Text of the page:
Swedish Translation and Interpreting
LEXIKA has been here for you since 1993. We provide translation and interpreting services from English or German into many other popular or less widely spoken world languages. Swedish is not an exception. Usual requests from our clients include translations of official documents. Our client’s satisfaction is illustrated by the references appreciating the quality of our services.
Our top priorities are to provide high-quality translations, ensure the client’s satisfaction with our services, and respect the agreed on deadlines.
Why contact LEXIKA with a request for Swedish translation services?
All of our client’s requirements are important to us and we process them individually, tailoring the translation to the specific needs of our client as best we can. This allows our clients to suggest how the translation or interpretation task should be carried out.
When translating from Swedish, we put together a team of the best translators, to make sure the final translation meets the high-quality required and ensure the client’s overall satisfaction.
Here at LEXIKA, we provide all kinds of translations, be it of official documents or other technical texts. We also provide translations of legal and economic documents, and also technical manuals. You can order your translations in person or online, with a simple mouse click from the comfort of your home.
How do we do it?
Every text is translated by a linguist specialising in the subject in more than 120 fields of expertise. We pay great attention to using the correct terminology and stylistics in all translations.
Quality of translation services
Our quality management system is annually audited and certified by the company TÜV SÜD. The audit guarantees the systematic processing of all requirements and high-quality of the provided services in accordance with ISO 9001, which is something we are very proud of. We recommend you have your texts translated in compliance with ISO 17100, which imposes high quality requirements on translators, revisers, and the entire translation process.
At LEXIKA, we use modern technologies when processing requirements, translating documents, and carrying out other activities. They ensure the higher quality of our translations and the efficiency of our work. Translation tools help us carry out more complex revision (especially in bulk translation requests) and unify the terminology throughout the entire project.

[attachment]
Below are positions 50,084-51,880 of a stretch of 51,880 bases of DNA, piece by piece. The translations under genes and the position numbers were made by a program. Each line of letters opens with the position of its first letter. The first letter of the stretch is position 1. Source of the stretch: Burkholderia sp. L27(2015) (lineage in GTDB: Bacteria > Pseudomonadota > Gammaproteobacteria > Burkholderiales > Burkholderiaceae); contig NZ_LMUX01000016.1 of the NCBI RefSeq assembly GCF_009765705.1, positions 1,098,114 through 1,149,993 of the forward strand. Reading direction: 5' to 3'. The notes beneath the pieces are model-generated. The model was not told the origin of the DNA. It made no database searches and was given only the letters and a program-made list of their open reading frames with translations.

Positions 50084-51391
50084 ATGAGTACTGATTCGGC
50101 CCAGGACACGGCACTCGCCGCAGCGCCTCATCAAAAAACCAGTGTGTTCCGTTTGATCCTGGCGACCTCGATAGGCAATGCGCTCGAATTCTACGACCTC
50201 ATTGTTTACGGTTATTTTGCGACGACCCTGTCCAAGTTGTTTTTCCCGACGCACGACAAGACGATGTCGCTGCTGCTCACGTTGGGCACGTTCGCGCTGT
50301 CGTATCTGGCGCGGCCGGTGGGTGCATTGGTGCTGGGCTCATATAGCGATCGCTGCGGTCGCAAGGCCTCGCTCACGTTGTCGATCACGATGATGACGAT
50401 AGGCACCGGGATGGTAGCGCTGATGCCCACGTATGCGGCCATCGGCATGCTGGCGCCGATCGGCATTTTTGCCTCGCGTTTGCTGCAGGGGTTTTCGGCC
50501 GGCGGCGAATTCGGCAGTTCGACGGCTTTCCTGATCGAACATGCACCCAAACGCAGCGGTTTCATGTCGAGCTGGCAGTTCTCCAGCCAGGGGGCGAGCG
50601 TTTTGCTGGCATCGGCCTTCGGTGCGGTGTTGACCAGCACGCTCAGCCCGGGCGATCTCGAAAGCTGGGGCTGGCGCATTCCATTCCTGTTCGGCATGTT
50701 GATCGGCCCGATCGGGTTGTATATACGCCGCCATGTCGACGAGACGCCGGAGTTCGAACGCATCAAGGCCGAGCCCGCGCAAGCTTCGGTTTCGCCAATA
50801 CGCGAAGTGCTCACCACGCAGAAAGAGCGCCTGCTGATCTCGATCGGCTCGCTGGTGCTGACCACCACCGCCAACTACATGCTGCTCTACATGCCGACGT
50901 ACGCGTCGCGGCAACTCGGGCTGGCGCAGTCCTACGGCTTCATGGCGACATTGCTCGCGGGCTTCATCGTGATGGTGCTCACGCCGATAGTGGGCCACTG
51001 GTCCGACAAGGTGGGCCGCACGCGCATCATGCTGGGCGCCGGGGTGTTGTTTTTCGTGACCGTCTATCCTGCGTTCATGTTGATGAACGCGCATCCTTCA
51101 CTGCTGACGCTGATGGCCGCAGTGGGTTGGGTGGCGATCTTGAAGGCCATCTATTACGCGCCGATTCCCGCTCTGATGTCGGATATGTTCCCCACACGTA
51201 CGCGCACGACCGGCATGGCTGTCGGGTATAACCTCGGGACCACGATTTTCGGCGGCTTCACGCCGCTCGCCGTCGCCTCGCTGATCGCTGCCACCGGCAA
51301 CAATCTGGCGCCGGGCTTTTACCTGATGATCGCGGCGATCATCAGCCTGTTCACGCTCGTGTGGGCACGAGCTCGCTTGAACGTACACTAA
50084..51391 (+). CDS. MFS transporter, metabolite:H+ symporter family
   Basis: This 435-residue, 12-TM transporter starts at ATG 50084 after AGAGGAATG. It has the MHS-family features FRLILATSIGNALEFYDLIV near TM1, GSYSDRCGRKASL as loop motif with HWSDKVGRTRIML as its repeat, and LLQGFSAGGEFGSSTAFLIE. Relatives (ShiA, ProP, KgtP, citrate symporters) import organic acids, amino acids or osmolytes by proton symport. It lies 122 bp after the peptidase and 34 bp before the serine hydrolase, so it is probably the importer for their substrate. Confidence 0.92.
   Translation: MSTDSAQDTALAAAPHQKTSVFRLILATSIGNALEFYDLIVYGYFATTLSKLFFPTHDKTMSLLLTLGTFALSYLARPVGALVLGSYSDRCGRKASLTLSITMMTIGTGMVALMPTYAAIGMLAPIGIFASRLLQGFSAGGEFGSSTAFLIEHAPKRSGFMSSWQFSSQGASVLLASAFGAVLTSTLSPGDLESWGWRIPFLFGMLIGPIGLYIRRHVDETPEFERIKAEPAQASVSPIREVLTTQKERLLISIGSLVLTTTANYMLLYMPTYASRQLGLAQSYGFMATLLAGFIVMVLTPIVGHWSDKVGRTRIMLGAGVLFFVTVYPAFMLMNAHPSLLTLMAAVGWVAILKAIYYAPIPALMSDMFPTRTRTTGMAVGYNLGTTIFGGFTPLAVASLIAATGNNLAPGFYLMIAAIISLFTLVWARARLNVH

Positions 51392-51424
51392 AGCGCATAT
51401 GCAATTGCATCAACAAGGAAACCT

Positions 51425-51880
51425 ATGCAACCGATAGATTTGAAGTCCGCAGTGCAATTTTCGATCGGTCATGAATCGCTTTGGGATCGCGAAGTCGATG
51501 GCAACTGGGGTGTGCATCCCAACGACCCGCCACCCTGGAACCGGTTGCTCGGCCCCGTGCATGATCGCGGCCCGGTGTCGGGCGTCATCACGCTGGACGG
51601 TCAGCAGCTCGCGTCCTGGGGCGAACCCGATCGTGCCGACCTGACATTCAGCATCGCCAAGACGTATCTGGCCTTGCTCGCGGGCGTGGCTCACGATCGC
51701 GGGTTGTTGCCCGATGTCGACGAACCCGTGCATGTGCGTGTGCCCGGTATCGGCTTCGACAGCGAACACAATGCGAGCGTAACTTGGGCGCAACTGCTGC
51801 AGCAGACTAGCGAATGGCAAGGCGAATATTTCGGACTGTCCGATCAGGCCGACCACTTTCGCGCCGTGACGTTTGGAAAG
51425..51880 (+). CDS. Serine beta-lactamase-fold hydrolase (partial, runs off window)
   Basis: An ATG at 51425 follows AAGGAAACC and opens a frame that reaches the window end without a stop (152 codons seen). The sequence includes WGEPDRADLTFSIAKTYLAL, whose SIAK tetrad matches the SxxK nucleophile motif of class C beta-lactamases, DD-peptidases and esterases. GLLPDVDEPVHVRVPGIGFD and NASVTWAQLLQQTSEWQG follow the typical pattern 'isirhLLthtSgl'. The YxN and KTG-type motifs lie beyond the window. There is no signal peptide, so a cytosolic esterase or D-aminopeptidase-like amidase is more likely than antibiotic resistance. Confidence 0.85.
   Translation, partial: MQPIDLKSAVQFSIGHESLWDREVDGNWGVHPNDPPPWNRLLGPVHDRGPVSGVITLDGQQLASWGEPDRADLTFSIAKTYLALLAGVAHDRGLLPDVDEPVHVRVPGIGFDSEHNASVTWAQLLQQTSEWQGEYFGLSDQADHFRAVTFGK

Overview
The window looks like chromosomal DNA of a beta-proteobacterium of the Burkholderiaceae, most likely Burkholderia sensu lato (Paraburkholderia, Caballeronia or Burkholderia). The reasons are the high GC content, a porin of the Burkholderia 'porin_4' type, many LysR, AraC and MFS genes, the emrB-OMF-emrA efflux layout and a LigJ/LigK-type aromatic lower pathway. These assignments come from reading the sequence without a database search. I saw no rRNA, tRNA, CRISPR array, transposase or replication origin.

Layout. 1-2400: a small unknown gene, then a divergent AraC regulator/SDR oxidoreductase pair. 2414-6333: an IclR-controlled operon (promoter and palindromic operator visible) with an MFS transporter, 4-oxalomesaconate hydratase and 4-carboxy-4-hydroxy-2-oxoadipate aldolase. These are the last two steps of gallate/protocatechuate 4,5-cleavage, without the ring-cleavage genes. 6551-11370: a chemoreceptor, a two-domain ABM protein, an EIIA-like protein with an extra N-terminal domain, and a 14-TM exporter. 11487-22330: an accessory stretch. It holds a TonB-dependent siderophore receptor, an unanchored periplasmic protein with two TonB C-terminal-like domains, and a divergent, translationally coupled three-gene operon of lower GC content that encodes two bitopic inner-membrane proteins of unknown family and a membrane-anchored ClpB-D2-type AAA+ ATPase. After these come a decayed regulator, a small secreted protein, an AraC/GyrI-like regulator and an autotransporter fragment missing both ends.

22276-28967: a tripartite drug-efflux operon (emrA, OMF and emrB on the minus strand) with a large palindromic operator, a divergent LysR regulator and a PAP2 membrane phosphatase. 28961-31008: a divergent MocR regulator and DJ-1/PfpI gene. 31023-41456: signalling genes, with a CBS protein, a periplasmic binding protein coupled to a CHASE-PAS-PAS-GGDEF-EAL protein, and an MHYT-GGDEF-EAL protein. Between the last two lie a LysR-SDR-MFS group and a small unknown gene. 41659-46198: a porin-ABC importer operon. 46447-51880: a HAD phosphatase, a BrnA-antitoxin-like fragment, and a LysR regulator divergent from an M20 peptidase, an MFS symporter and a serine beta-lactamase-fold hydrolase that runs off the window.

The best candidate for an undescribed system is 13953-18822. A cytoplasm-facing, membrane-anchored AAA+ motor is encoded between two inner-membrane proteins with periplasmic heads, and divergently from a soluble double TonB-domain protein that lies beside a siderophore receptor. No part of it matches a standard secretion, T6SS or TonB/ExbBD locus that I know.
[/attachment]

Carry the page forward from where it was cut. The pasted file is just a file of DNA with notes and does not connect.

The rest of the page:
In the process of final checking, it is very important for us to make sure we send you the highest quality translation possible. Even though translation tools are used in the process of quality assurance, we always make sure that each translation is checked by our expert reviewer’s eye. They verify the correct use of the terminology defined by the client, and check whether the translation, revision and proofreading were correctly carried out. The aim of the final review is also to check the graphical layout of the translation.
Interested in using our services?
Leave us a message with your requirements and we’ll get back to you
Swedish – language of Three Crowns
Swedish is the sole official language of Sweden and the second official language of Finland. Swedish is spoken in the U.S., Canada, Great Britain, Brazil, and Estonia. Altogether, 9 million people use the Swedish language.
If we examine Swedish from the point of view of grammar, we’ll discover that it has no grammatical cases. Swedish, similarly to Danish, uses two genders – neuter and the so-called common gender. Swedish verbs don't inflect for grammatical person or number. These are the main reasons why foreigners consider Swedish to be one of the easy-to-learn languages. The Swedish language uses Latin script with 26 letters plus å, ä, and ö. Therefore, there is a total of 29 letters.
Where did Swedish come from?
Swedish is an Indo-European language belonging to the North Germanic – East Scandinavian language tree. Because it is a Scandinavian language, both the Danes and Norwegians can understand it.
Swedish evolved from the Central Swedish dialect at the beginning of the 19th century. Nowadays, there are six different groups of dialects used – Finland Swedish, Svealand, Norrland, Gotland, Götaland and South Swedish (or Scanian) dialects. The dialects differ in vocabulary and grammar.
Language uncodified to this day
It’s very interesting that the proposal to codify the Swedish language never received a majority vote in the Swedish parliament, even though Swedish is the official language of Sweden and is officially used in state administration and self-governance.
So how do they make Swedish dictionaries? Even though the Swedish language is not codified, the Swedish Academy (a much respected organization and a member of the Swedish Language Council) weighs in on the process of creating dictionaries. In addition to dictionaries, they also produce grammar books, textbooks, and language books.